Understanding How Zero-Rated Internet Platforms Shape Usage at CHI 2018

Posted on behalf of Julie Romanosky.

In this post, we summarize the findings of our upcoming CHI 2018 paper.

What is Zero-Rating? Zero-rating is the process of providing subsidized digital content or access to the Internet for `free’. Usually sponsored by service providers or online content producers, one goal of zero-rating mobile data, in particular, is to improve the affordability of the Internet for resource-constrained populations. However, recently zero-rating has been hotly debated as it is unclear if these services violate net-neutrality principles by creating a tiered Internet, or if they are improving the accessibility of the Internet and creating a more connected world.

What is Free Basics?: Free Basics was founded in 2013 by Facebook with the goal of connecting rural and low-income populations to the Internet for the first time. While Free Basics appears as a single app, it is actually a platform for hosting a variety of zero-rated applications and the available content changes depending on the country and unpaid partnerships with local service providers, i.e., no two Free Basics offerings are the same. However, all versions provide access to a lite version of Facebook and select other third party apps such as Bing and Wikipedia. Educational materials, news, weather reports dominate the application topics in Free Basics across countries. Other apps cover health care, job listings, search engines, and classifieds.

What did we do?:To investigate the influence of zero-rated services, we conducted a two part study using interviews with resource-constrained zero-rating users in South Africa. In Study One, we interviewed current low-income Free Basics users to see whether the platform is connecting the unconnected and the impact of the service on users who have little means for getting online otherwise. In Study Two, we recruited users who were non-regular Free Basics users to understand why non-use of the platform occurs with individuals who have more means to get online.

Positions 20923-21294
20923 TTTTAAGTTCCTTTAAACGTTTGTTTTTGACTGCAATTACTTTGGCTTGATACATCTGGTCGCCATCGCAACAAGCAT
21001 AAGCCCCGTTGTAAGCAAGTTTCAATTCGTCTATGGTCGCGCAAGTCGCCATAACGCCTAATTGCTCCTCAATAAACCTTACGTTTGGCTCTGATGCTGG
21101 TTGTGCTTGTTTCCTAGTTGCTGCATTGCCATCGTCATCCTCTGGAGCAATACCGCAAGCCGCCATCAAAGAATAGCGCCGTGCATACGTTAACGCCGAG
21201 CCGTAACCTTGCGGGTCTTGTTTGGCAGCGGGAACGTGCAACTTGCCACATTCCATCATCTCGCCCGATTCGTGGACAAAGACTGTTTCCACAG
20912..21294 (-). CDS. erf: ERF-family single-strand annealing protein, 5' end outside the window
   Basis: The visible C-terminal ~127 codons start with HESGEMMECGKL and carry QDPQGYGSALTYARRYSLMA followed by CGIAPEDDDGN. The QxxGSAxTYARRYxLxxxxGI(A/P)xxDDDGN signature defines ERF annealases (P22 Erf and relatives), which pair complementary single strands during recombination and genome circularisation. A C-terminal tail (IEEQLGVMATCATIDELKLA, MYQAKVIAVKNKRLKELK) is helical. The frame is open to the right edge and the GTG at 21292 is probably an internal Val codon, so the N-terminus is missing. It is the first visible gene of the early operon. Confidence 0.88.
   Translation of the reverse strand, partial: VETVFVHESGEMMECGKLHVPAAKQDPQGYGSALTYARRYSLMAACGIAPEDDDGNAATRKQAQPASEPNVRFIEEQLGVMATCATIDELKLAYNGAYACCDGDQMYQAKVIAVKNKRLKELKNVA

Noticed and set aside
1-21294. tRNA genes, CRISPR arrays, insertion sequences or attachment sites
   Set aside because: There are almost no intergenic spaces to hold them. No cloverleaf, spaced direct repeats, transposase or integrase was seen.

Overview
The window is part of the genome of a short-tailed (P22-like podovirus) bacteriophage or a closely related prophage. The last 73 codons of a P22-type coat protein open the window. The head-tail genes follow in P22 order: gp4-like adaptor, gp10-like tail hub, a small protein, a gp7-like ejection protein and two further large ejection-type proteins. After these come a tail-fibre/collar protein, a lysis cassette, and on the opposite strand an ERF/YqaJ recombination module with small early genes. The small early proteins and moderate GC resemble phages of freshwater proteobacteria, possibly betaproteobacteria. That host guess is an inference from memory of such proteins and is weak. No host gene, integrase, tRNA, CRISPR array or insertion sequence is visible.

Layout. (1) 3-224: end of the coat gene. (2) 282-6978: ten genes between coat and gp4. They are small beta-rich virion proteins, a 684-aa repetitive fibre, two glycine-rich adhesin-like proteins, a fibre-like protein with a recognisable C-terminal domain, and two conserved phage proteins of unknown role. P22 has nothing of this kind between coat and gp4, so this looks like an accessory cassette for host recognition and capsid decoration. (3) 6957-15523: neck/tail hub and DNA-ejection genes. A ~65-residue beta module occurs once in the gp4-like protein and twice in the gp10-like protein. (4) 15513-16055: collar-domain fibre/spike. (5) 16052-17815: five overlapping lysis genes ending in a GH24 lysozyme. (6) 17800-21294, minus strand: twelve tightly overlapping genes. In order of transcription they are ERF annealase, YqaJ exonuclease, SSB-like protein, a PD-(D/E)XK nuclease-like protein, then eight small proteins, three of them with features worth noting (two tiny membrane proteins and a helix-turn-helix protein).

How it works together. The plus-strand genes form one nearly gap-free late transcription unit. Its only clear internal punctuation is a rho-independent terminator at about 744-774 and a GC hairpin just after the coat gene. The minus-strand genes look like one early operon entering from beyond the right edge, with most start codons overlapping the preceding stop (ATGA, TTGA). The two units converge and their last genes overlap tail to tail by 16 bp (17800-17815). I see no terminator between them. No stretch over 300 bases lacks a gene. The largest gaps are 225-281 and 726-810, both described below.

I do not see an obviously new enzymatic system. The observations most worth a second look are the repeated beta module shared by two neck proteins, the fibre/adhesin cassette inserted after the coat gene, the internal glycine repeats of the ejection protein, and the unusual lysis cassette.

We chose to conduct our study in Cape Town, South Africa because several zero-rated services have been offered there since 2010 and there is no current net-neutrality legislation in place and in addition Free Basics has been offered there on the Cell C network since 2015. We opted to study Free Basics since it is a platform rather than a single service and therefore more likely to shape Internet use. We chose South Africa because it is a middle-income nation with a significant number of individuals who have never been online and where Internet access is relatively expensive.

How did we do it?: We interviewed 35 Free Basics users in South Africa, a combination of current low-income users and non-regular student users. We chose to interview college students since they are resource-constrained, likely to be connected users, and have a high need for remaining connected for their studies. Including both groups in our study allowed us to form a more comprehensive understanding of the impact of zero-rated services, the factors that affect the adoption of these services, and the possible use of these services in more developed countries than if we studied users or non-users alone or those who were unconnected and low-income only. Both groups were asked to talk about their online habits (i.e. time spent online, what websites or apps they used etc), how much money they typically spent on Internet access, and how, if at all, they worked to keep their mobile Internet costs down.

What did we find?: Our findings suggest that:

  1. Free Basics does shape users’ Internet use and their choices of which online services to use. Users can get online more frequently and are driven to use ‘free’ services especially when they have fewer resources to get online.
  2. The impact of zero-rated services is highest on the lowest income users but can be a supplemental help to more well resourced users who need to get online.
  3. Users find the concept of zero-rating confusing which complicates the process of managing mobile Internet costs.

We suggest that zero-rated platforms give users agency to influence what is included in these platforms and a voice about the impact of these services on them. We also suggest that alternative models of zero-rating be examined for comparative impact assessment. Lastly, we suggest more interface design work is needed to help users form an improved mental model of zero-rated services.

Read the full paper to find out more!

 

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